The Road to Open Air: How Ray20 Prepared for Its First Flight Tests
It’s been an exciting (and exhausting!) few months for the Ray20 team since we announced the launch of our project in June, and we’ve been laser-focused on our goal to build scalable, certifiable and autonomous remote sensing systems that provide high quality and high cadence images to Airbus customers.
The next phase of our project’s development was the implementation of our device onto Acubed’s Flight Test Lab, a Beechcraft Baron 58 test aircraft that allows Acubed projects (primarily Project Wayfinder and ourselves) to test and iterate on their own flight systems. Once our technology was integrated, we were able to successfully complete our first two flight tests - a huge milestone!
The process leading up to flight testing is a significant one, but our team undertook it with speed and grace. There are four phases that go into flight testing - assembly, integration & test (AIT), desktop testing, ground testing and ultimately flight testing.
- Phase 1 - Assembly, Integration & Test: Also known as AIT, this is the initial phase that involves all logistical planning for a successful flight test. During this phase, we collaborated extensively with Project Wayfinder, whose technology inspired the Flight Test Lab, to understand how we could use the aircraft to install and test our technology without disrupting its existing operations. Together, the teams explored different solutions for installation to ensure there were no surprises once the process began.
- Phase 2 - Desktop Testing: Before the device is installed on the aircraft, its technology is honed and perfected by a team of engineers. Our team worked diligently to prepare our device for implementation, and their speed was a key component of achieving flight tests ahead of schedule.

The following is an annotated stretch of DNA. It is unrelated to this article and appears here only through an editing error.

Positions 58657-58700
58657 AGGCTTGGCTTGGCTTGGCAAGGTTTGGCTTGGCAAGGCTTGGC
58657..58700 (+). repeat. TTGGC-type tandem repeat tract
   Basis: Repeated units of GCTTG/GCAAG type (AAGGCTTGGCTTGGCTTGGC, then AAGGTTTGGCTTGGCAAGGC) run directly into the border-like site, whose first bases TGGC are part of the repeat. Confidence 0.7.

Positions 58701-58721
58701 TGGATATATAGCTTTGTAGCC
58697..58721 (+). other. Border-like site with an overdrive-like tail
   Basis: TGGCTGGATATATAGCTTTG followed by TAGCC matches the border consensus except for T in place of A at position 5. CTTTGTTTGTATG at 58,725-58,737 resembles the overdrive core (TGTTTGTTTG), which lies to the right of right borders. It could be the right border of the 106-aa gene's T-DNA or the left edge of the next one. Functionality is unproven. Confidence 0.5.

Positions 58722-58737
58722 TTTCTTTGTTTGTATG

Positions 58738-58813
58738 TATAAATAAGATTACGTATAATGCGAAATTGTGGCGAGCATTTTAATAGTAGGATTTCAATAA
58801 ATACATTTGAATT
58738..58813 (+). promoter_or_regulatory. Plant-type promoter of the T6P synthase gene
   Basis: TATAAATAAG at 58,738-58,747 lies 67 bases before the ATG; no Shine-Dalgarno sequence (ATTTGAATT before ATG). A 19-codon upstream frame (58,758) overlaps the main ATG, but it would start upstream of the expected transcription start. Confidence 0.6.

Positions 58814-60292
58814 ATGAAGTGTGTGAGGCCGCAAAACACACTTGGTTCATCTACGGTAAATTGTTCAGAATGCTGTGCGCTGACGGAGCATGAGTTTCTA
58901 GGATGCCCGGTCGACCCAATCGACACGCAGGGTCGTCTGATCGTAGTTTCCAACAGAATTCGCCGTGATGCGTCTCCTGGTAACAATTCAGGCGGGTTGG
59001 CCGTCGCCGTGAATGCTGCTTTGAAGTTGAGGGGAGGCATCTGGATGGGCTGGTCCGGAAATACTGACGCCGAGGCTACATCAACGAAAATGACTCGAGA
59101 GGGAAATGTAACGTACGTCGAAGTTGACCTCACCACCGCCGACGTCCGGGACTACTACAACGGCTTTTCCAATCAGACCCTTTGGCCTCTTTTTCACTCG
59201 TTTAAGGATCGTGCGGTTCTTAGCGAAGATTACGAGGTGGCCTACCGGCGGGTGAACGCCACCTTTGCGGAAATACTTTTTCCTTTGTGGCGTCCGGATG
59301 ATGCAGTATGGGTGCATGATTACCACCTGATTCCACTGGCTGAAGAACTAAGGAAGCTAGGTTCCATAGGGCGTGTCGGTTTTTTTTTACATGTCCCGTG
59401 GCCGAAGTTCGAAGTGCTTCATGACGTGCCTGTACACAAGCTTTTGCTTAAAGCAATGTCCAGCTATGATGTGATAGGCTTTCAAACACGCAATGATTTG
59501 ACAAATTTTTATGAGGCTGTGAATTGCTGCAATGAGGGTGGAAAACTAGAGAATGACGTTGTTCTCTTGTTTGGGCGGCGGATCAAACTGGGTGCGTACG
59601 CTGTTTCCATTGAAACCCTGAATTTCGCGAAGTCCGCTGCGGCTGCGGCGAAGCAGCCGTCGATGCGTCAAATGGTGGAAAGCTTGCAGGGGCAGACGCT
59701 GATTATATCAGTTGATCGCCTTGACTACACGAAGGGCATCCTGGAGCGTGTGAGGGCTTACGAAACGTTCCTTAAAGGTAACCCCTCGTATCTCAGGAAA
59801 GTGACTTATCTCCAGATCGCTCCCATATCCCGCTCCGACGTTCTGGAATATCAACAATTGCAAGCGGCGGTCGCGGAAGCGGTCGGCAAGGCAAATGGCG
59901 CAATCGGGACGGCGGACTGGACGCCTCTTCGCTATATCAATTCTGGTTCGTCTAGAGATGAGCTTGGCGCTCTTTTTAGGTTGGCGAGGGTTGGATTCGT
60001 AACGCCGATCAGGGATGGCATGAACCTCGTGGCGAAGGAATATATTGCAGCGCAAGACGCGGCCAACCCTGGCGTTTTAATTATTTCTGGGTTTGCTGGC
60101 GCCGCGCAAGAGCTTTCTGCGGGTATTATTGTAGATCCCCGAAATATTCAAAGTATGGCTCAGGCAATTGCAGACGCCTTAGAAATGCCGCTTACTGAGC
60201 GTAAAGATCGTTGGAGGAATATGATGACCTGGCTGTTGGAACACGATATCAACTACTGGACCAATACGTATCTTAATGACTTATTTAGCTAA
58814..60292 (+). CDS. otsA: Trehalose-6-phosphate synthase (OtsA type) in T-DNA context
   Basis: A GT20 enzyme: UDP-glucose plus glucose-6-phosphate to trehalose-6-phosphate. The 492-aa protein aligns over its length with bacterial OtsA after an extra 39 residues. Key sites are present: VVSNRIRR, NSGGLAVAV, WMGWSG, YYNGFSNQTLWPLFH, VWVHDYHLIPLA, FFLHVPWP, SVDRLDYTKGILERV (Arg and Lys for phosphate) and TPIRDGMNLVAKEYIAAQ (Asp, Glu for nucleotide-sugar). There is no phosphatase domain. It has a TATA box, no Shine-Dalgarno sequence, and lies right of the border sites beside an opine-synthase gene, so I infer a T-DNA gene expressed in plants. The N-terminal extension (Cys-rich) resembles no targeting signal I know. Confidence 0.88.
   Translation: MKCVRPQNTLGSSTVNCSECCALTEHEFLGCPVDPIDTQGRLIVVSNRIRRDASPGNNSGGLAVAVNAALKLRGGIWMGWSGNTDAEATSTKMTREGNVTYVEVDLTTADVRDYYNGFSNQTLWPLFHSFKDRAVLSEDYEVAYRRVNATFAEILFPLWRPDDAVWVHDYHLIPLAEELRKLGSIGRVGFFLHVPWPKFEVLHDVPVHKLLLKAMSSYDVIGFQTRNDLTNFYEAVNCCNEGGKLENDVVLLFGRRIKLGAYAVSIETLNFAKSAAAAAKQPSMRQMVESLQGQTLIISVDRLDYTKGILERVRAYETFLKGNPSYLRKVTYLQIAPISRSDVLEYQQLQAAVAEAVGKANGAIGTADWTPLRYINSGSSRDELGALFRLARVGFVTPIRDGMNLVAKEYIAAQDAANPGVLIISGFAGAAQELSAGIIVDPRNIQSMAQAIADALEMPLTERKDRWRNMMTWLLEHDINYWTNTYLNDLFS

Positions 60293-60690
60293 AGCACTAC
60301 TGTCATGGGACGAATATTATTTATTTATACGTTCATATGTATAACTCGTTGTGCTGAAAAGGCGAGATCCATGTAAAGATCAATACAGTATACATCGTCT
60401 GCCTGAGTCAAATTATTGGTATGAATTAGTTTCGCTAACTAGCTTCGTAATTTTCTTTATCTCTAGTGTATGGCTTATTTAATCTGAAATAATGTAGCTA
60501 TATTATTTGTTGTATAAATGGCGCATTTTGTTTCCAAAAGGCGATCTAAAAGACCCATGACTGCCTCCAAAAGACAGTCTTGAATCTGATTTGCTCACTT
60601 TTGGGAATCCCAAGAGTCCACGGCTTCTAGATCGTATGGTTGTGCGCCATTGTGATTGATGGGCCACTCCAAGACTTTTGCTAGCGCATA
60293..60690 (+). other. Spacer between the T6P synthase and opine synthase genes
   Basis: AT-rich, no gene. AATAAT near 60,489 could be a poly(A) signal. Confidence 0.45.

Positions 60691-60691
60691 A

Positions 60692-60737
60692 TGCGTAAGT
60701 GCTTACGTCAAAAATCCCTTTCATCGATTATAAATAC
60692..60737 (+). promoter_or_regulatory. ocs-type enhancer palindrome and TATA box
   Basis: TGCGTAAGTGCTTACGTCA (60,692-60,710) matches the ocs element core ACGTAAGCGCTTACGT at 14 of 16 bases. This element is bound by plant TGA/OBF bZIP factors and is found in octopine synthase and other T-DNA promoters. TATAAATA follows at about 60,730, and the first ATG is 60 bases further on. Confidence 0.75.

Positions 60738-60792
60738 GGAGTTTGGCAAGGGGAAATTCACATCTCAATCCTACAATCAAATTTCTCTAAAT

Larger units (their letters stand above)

- Phase 3 - Ground Testing: This phase takes place after technology is installed on the aircraft but while the aircraft is still on the ground. It’s typically used to prepare the device for flight, as well as test for different hypothetical scenarios. Initially, we focused on testing the following: the imaging system for automatic capture and storage, the connectivity that enables us to both remotely control the device as well as gather data as it operates, the processing of imagery, over-the-air software updates and more.
- Phase 4 - Flight Testing: Once phases 1-3 are complete, testing takes place to better understand how the device works in-flight.
Our first flight tests were full of learnings. Our greatest success is that our system is functional, operating as designed and able to successfully record almost all data during flight. In addition, a huge accomplishment was the functionality of the over-the-air connectivity. This technology allows us to receive images while the aircraft is still in-flight and makes iteration and testing of different scenarios possible within minutes. Similar systems often do not have this advantage, forcing them to review their findings once already back on the ground. Our flight also marked a first for Acubed, with air-to-ground connectivity established at its highest recorded altitude for near real-time download of aerial GIS imagery.
Fig. 1: Ray20 Edge Device installed in the aft of the Acubed Beechcraft includes imaging system, on board computer, sensing system and power supply (all COTS)
The biggest lesson learned thus far is related to image calibration. The camera used on Ray20’s device has a set of more than 50 parameters for optimal imaging, so fine tuning each for exposure, focus, blur, movement, distance and more is of utmost importance. Capturing these high-resolution images is not as easy as the point-and-click of an iPhone, and we are now working to improve its overall performance.
We’re extremely excited and encouraged by the results from our first two test flights. Our system functioned as designed and allowed us to run complex scenarios successfully, which lies at the heart of our project objectives. As we work towards our next flight test, we’ll run more ground testing and simulations focused on improving our imagery and analytics to near GIS-quality. Our team is being thoughtful in its planning, systematic in its approach and is executing as quickly as possible to bring Ray20 to life. We can’t wait to share the future successes of our next flights.